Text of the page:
Refuse To Settle For Mediocrity

A few years ago, every time his alarm went off in the morning, Adam Smiley Poswolsky would feel a pain shoot up and down his back that he eventually nicknamed his “Morning Edition.”

That’s because it coincided with NPR’s “Morning Edition” broadcast. Unlike the effect of the golden-voiced public radio broadcasters, though, Poswolsky’s version would nag at him as he tied his tie, left the house and rode the bus to work. He’d feel it on the elevator ride in his office building, during meetings and whenever his Blackberry would buzz after getting an email outside of office hours.

Annoying as it was, the emotional pain was worse. Turns out, he was one of the millions of millennials with jobs that look perfect on paper but still leave that nagging feeling in their souls.

You know the one.

“There’s got to be more than this.”

Poswolsky was working at the Peace Corps headquarters in Washington D.C. as special assistant to the director of global operations. He eventually got promoted to program specialist. In a new book he’s published about his passion for finding meaningful work and helping others to do the same, he writes, “I got to sit in on senior staff meetings, draft important memos and sometimes write remarks for the director of the Peace Corps. Once, I traveled to Botswana and worked with the Secret Service to help plan Michelle Obama’s visit with Peace Corps volunteers.”

The job had everything. It paid well. It had great benefits. His co-workers were happy with him.

But it didn’t have the most important thing: a meaningful sense of accomplishment.

It’s not an unreasonable aspiration. A recent study of college students commissioned by McGraw-Hill Education titled “The Grad Gap: College Millennials’ Career Aspirations and Readiness,” found that about 70 percent of college students consider it important to find a job that lets them do what they love. And only 20 percent are insistent that the job pays well.

With all this in mind, Poswolsky has been on a mission for more than a year to spur more people to reconsider “settling” and to pursue whatever they’re passionate about. His book “The Quarter-Life Breakthrough” has been an Amazon best-seller, and he contributed an op-ed earlier this month to The Washington Post on the same topic.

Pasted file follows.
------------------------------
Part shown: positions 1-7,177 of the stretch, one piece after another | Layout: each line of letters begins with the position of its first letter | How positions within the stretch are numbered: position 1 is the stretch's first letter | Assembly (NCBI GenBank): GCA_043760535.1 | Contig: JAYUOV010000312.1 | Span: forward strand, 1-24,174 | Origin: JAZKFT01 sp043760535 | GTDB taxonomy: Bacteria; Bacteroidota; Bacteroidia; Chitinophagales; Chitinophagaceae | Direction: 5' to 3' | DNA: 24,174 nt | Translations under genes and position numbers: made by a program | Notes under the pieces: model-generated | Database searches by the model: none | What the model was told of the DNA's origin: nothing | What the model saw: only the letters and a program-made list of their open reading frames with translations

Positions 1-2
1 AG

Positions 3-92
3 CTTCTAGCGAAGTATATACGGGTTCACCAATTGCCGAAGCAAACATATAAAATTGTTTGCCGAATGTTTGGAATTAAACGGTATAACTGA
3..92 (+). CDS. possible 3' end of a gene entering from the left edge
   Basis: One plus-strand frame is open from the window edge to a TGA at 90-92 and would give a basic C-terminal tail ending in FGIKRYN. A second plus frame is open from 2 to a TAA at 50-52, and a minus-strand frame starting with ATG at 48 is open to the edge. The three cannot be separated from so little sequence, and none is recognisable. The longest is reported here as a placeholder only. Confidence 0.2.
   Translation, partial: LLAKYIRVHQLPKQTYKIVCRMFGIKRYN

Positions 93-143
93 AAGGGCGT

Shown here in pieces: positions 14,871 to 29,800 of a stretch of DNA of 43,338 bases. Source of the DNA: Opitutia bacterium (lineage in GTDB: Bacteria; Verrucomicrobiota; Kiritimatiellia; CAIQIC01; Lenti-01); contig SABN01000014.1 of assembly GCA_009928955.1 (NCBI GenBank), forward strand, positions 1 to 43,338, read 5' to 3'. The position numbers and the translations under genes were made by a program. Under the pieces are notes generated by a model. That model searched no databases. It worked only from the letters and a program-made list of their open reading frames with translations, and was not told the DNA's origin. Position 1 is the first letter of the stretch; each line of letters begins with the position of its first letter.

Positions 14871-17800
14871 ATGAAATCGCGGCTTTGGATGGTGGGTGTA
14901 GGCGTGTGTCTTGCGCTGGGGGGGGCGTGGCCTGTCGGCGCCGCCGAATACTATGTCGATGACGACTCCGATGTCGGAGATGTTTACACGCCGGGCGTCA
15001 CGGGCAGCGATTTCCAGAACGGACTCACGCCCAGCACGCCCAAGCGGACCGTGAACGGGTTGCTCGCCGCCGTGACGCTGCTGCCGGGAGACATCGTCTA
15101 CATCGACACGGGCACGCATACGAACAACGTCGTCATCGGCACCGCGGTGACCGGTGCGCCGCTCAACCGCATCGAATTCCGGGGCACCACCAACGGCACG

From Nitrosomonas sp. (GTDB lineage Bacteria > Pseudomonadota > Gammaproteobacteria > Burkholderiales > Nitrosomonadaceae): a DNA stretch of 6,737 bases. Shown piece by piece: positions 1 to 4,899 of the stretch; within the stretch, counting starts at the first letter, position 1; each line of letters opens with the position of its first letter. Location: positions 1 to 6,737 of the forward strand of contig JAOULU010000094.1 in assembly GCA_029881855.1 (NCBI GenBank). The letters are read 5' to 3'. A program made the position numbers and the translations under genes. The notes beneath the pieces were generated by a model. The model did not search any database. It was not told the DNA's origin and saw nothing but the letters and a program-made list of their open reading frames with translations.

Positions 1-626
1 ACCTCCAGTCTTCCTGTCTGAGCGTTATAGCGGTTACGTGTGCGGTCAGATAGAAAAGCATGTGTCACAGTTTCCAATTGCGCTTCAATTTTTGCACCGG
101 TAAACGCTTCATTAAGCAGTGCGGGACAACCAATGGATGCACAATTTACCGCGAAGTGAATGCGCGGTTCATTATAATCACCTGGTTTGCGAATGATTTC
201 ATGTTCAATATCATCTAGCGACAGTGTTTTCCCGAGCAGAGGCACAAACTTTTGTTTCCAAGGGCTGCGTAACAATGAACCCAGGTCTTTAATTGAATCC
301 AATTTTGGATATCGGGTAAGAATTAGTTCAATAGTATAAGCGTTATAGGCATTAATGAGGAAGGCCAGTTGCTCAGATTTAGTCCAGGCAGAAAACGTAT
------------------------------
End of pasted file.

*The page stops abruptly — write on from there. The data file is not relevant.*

“Two years ago I was stuck in job I hated but everyone else around me seemed to admire,” he says. “I wrote this book to prove it's okay to want something different than you did two years ago. It's okay to leave a job everyone else thinks is awesome, and it's okay not to know exactly what it is you want at the age of 22, or 25 or 30 or at any point. I wrote the book I wish I had during my own quarter-life crisis.”

Among the things he’s busied himself with since embarking on his journey toward meaningful work:

He mentored at Dell’s Summer Social Innovation Lab. He’s directed a leadership development program for young professionals called The Bold Academy. He interviewed more than 100 millennials, listening to their stories of similar frustration and professional emptiness.

And he wrote his book, of course, to show there’s another path.

“I think the key to pursuing a fulfilling life that matters is aligning your work with your purpose,” he says. “As many as 70 percent of Americans are disengaged with their work. People reach their potential when they find work that makes them come alive and allows them to make a positive difference in the world. To find alignment, try to find a job or opportunity that allows you to share your unique gifts, make the impact you want to have on the world, and life your desired quality of life.”

His work, in a way, harkens back to Steve Job’s famous commencement speech at Stanford in 2005. There’s a part in the speech where the Apple co-founder talked about a philosophy similar to Poswolsky’s:

“Your work is going to fill a large part of your life, and the only way to be truly satisfied is to do what you believe is great work. And the only way to do great work is to love what you do. If you haven’t found it yet, keep looking. Don’t settle. As with all matters of the heart, you’ll know when you find it.”

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